- Crops & Livestock
- Pastures & Hay
- Soil & Water
- Processing & Marketing
- Farm Business Management
- Small Farms, Local Food, and COVID-19
As summer approaches and the soil dries, forage plants become dormant. Some years in drier areas of Oregon dormancy may begin in the late spring. If you have irrigation rights, your pastures can provide supplemental nutrition even during the dry summer months. Although this article target irrigated pastures many of the principles apply to other crops.
There are a number of irrigation methods used in Oregon, including flood, hand line, wheel line, gated pipe, little and big gun, linear, and pivot irrigation systems. The method of choice depends on the system that came with the farm, the size of the farm and the amount of labor, time and money available. Some small farms use solid set systems for pasture. These systems are efficient but require care to protect the pipe from the livestock.
Determining when to irrigate and how much water to apply are specialized tasks. Though many techniques exist, monitoring soil moisture may be the easiest irrigation scheduling technique. This technique can help you determine when to irrigate, whether irrigation periods are sufficiently spaced, and whether the proper amount of water is applied during each irrigation. See the resources for more information that the end of this article for a useful field test for estimating soil moisture. During the growing season, the soil should dry out to about 50% of the soil water hold capacity before it is irrigated back to its capacity. Water holding capacity is a determined by soil texture, organic matter content, and soil depth. The time between irrigations varies depending on the time of year. For instance, during spring in Central Oregon, the frequency of irrigation could be every two to three weeks; in the summer it could be every 5 days, depending upon the water holding capacity of the soil.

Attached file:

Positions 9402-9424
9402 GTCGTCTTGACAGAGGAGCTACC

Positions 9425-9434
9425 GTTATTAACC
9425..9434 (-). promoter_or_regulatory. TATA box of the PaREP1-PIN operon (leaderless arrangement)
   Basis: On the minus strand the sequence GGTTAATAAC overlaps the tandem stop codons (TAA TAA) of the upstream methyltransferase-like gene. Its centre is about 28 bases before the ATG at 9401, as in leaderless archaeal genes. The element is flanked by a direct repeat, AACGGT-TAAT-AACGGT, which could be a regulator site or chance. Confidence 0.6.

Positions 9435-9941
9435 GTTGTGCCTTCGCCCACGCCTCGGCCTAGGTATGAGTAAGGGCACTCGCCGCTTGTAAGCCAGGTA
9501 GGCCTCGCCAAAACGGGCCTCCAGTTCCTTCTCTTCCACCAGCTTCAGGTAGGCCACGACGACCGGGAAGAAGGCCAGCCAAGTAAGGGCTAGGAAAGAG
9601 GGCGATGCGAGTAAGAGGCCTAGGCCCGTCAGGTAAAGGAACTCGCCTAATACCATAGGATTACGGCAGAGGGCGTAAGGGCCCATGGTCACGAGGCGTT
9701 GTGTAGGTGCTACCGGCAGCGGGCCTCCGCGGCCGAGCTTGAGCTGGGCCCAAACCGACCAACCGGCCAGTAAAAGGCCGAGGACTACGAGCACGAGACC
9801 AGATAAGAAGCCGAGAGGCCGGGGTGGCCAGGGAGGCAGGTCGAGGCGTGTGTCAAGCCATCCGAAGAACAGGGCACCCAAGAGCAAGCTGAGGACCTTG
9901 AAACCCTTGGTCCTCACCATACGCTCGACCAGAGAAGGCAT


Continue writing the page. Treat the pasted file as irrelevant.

Moisture evaporates from the soil and plants are said to transpire, that is, they give off moisture through their leaves. Considered together, these two processes are referred to as evapotranspiration. Evapotranspiration or average daily water loss from the soil plant system varies by season. As you might guess, water losses are greater during the hot, dry, longer days of summer than at any other time of year.
If your goal only is to have a green pasture, irrigate whenever the weather is dry. If you irrigate for production, follow an irrigation management plan based on the infiltration rate, water-holding capacity of the soil, and amount of moisture lost to evapotranspiration. Use weather and soil information to ensure adequate but not excessive irrigation. This information is available for a variety of areas of Oregon through Agrimet (see for more information below). An irrigation specialist at the local USDA Natural Resources Conservation Service office can provide help develop a water management plan.
Do not leave large livestock in the pasture while irrigating; they may damage equipment. To avoid plant damage and soil compaction, wait 3 or 4 days after irrigating before turning large livestock back onto pastures. As always, wait until the pasture is above 6 to 8 inches in height before grazing, and graze no shorter than 3 inches.
In this free introduction course, you will learn what exactly is "urban agriculture," along with essential definitions and concepts to help you get started on this exciting journey!
Throughout this intro course, you will explore some of the scholarly literature in the field of urban agriculture and investigate and record the basic requirements of your single chosen crop.
By the end, you will have a good understanding of urban agriculture and will know if you would like to continue in the series.
This course is part of ourOnline Urban Agriculture Program. Other courses in the series include: